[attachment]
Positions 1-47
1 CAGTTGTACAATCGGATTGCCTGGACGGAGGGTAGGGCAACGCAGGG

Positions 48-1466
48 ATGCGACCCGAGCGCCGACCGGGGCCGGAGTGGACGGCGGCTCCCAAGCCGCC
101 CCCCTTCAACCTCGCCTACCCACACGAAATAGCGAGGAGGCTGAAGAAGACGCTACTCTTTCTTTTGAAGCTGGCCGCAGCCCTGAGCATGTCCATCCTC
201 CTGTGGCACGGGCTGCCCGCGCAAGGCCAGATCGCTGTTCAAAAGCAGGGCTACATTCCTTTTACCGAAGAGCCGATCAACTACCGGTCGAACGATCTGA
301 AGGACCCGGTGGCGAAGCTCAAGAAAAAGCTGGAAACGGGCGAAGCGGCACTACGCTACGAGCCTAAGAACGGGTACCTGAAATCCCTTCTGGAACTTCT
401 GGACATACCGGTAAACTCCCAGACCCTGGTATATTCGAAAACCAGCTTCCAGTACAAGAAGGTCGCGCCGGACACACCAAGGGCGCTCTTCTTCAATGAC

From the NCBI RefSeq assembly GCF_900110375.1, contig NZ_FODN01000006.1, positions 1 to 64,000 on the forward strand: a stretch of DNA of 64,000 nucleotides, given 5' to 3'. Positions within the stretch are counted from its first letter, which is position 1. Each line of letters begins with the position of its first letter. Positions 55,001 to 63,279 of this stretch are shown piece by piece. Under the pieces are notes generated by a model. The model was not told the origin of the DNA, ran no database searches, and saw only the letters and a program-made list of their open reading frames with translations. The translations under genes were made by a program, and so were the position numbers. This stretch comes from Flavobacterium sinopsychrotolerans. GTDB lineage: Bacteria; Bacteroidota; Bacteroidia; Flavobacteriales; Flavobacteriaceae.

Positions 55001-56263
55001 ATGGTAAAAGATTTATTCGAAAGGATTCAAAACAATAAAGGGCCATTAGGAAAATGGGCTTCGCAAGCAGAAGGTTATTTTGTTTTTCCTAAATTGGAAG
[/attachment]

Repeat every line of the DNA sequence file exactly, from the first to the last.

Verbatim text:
Positions 1-47
1 CAGTTGTACAATCGGATTGCCTGGACGGAGGGTAGGGCAACGCAGGG

Positions 48-1466
48 ATGCGACCCGAGCGCCGACCGGGGCCGGAGTGGACGGCGGCTCCCAAGCCGCC
101 CCCCTTCAACCTCGCCTACCCACACGAAATAGCGAGGAGGCTGAAGAAGACGCTACTCTTTCTTTTGAAGCTGGCCGCAGCCCTGAGCATGTCCATCCTC
201 CTGTGGCACGGGCTGCCCGCGCAAGGCCAGATCGCTGTTCAAAAGCAGGGCTACATTCCTTTTACCGAAGAGCCGATCAACTACCGGTCGAACGATCTGA
301 AGGACCCGGTGGCGAAGCTCAAGAAAAAGCTGGAAACGGGCGAAGCGGCACTACGCTACGAGCCTAAGAACGGGTACCTGAAATCCCTTCTGGAACTTCT
401 GGACATACCGGTAAACTCCCAGACCCTGGTATATTCGAAAACCAGCTTCCAGTACAAGAAGGTCGCGCCGGACACACCAAGGGCGCTCTTCTTCAATGAC

From the NCBI RefSeq assembly GCF_900110375.1, contig NZ_FODN01000006.1, positions 1 to 64,000 on the forward strand: a stretch of DNA of 64,000 nucleotides, given 5' to 3'. Positions within the stretch are counted from its first letter, which is position 1. Each line of letters begins with the position of its first letter. Positions 55,001 to 63,279 of this stretch are shown piece by piece. Under the pieces are notes generated by a model. The model was not told the origin of the DNA, ran no database searches, and saw only the letters and a program-made list of their open reading frames with translations. The translations under genes were made by a program, and so were the position numbers. This stretch comes from Flavobacterium sinopsychrotolerans. GTDB lineage: Bacteria; Bacteroidota; Bacteroidia; Flavobacteriales; Flavobacteriaceae.

Positions 55001-56263
55001 ATGGTAAAAGATTTATTCGAAAGGATTCAAAACAATAAAGGGCCATTAGGAAAATGGGCTTCGCAAGCAGAAGGTTATTTTGTTTTTCCTAAATTGGAAG